Most of these scientific uses for occultations have been superseded by other, more modern techniques. But amateur astronomers still go on expeditions to time grazing occultations: when the Moon's edge barely skims a star sideways. During such an event, the star may flash in and out of view several times as lunar hills and valleys slide silently across it. Timings of grazing occultations are still valuable for mapping the Moon's profile very accurately.

Join a Graze Expedition!

During the April 1st Pleiades event, 18 grazing occultations of stars that are magnitude 7.5 or brighter will crisscross eastern North America. People who can travel with a telescope to within a mile of one of these lines will be able to see the star disappear and reappear several times along the Moon's northern or southern edge. Of special note will be the northern-limb grazes of 4th-magnitude 19 Tauri (Taygeta) and 20 Tauri (Maia), and the southern-limb graze of 3rd-magnitude Eta Tauri (Alcyone, the brightest Pleiad). These three paths are shown on page 71 of the January Sky & Telescope.

The graze of Taygeta has special interest following claims in 1969 by Robert Sandy and Harold Povenmire that the star was a close double; they visually observed gradual dimming phenomena and step events during the multiple contacts of a grazing occultation that year. The star is known to be a spectroscopic binary; the 1969 observations resolved it directly for the first time. Photoelectric occultation records showed the components to be magnitudes 4.6 and 6.1 with a separation of up to 0.04", depending on where in the 3.6-year orbit the companion happened to be. Video recordings of the April 1st occultation could determine the pair's current separation and position angle — which, when combined with the spectroscopic and other data, should allow a better determination of the pair's 3-D orbit in space and thus each star's mass.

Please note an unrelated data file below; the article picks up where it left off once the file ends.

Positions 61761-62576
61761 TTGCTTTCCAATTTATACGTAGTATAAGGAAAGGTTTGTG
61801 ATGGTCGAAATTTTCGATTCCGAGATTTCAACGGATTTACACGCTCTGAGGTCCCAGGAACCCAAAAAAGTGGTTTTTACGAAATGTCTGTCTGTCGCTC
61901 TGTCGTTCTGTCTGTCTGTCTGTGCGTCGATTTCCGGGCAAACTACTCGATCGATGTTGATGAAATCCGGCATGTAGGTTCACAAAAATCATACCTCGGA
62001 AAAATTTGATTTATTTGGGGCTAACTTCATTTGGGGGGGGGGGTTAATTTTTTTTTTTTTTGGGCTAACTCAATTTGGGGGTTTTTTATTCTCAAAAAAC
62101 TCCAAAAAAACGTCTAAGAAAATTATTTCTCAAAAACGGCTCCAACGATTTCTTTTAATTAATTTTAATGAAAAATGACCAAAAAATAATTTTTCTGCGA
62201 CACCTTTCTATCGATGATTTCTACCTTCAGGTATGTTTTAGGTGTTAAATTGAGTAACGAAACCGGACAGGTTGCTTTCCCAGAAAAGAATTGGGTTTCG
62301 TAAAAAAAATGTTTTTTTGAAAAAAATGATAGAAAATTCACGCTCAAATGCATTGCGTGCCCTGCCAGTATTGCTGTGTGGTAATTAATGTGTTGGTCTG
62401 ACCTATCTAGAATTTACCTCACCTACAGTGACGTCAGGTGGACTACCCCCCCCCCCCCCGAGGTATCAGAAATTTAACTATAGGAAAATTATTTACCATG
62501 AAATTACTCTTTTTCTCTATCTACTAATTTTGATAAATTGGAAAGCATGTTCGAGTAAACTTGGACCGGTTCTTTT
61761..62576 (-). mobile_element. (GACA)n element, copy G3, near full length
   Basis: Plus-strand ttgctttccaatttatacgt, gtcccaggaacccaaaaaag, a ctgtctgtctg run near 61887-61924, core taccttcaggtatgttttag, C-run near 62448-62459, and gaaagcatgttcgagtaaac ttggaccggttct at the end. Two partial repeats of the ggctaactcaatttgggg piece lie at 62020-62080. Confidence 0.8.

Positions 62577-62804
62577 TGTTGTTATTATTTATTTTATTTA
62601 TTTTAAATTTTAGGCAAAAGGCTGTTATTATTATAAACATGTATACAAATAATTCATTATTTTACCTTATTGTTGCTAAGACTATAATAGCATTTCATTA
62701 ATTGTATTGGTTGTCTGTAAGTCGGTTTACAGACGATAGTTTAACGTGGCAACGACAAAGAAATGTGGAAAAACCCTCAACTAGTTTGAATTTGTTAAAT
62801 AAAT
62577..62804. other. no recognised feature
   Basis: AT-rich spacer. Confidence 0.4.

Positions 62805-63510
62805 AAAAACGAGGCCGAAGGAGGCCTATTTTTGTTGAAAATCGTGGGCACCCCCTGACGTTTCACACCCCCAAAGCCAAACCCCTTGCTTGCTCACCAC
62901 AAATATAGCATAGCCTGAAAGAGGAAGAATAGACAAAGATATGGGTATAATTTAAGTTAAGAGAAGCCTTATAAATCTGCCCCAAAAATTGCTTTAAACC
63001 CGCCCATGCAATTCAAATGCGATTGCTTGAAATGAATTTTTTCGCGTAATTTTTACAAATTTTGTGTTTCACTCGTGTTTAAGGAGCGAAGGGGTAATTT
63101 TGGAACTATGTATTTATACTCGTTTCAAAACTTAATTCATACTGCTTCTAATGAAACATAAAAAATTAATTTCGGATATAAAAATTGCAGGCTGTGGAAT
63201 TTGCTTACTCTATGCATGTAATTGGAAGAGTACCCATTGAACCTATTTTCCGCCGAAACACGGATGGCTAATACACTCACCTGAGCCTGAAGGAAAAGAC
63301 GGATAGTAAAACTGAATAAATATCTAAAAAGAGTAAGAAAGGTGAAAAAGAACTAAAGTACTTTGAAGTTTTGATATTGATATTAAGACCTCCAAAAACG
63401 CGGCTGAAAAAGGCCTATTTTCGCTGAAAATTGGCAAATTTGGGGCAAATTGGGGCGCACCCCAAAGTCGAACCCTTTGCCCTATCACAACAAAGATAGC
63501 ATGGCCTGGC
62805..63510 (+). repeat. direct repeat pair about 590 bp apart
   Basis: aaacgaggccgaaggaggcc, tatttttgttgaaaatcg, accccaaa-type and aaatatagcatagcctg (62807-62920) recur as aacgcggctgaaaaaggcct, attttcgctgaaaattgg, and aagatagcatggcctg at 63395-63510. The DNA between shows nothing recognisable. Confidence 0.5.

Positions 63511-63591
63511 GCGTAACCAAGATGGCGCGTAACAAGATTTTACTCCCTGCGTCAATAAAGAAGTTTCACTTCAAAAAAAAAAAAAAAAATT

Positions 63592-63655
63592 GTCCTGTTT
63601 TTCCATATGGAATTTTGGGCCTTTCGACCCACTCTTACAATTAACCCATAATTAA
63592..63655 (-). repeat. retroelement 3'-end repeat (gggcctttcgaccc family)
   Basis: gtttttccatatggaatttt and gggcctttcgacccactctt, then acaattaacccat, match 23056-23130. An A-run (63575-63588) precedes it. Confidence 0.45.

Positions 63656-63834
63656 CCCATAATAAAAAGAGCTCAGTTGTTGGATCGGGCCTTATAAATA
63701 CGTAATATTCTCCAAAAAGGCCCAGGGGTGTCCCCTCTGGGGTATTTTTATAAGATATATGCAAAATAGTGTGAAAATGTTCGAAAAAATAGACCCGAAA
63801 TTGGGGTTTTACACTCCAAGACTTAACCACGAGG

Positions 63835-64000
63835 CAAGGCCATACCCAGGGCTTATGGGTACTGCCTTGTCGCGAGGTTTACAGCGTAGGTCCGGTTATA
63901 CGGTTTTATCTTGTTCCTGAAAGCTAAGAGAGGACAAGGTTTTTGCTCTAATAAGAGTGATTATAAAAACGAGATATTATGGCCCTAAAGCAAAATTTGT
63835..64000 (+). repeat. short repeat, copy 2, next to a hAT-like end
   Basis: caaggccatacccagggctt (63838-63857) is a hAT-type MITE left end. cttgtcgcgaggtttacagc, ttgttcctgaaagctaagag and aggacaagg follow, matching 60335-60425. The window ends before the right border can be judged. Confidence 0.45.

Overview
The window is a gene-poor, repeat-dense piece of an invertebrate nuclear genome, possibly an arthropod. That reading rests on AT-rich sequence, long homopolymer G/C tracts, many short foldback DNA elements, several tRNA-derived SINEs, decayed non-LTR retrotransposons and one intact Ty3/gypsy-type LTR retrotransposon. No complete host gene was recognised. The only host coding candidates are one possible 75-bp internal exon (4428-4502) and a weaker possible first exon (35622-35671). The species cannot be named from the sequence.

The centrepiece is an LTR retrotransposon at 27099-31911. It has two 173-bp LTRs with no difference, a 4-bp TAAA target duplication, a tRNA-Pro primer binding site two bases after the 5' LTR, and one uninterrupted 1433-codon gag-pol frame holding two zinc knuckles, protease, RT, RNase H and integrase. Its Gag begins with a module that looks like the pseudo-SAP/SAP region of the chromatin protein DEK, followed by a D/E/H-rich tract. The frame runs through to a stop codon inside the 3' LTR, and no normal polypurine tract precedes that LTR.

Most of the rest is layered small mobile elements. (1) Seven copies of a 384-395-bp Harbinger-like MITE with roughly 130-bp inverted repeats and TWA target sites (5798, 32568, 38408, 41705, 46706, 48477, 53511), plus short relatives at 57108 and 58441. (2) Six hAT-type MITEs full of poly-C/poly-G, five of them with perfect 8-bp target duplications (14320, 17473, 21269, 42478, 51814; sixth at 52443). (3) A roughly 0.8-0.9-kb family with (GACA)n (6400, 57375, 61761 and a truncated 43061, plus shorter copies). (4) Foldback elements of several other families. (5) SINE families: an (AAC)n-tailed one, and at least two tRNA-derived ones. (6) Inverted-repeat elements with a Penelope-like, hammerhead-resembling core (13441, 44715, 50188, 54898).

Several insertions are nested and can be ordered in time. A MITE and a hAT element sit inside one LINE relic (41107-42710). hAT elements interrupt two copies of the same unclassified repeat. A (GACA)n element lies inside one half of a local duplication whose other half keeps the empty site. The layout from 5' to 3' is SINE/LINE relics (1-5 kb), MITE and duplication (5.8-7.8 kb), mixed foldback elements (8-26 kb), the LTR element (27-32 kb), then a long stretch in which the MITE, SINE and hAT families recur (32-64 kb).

Especially useful will be observations of the graze of Taygeta across Alabama, Georgia, and southernmost South Carolina, since the shallow-slope contacts will give the best resolution. Also, multiple contacts during a graze will occur at a variety of angles, giving several different fixes on the binary star's separation and position angle.

Povenmire (Katiegraze1[at]aol[dot]com; 321-544-5658) and Roger Venable (rjvmd[at]knology[dot]net) plan to lead an expedition to observe this graze near Statesboro, Georgia. They would like help, since the detail of the lunar profile and the quality of the stellar parameters will be proportional to the number of observers.

Another spectacular graze, also visible with good binoculars, involves 20 Tauri across Ohio (just north of Columbus) and Mid-Atlantic states, including the northern suburbs of Washington, DC. To join an expedition there, contact David Dunham at dunham[at]starpower[dot]net or 301-526-5590.

Alcyone, though brighter, will present a more difficult graze among sunlit lunar features, so at least a small telescope is needed. The Alcyone path passes over the Houston and Miami areas.

Among the many other cities that bright grazes go near are New York, Philadelphia, Halifax, and Jacksonville.

Charlie Ridgway in New York City has produced interactive Google Maps overlays of all of these paths (if one browser doesn't work try another). You can use it to zoom in to see the graze lines plotted in great detail on maps and aerial imagery of your area.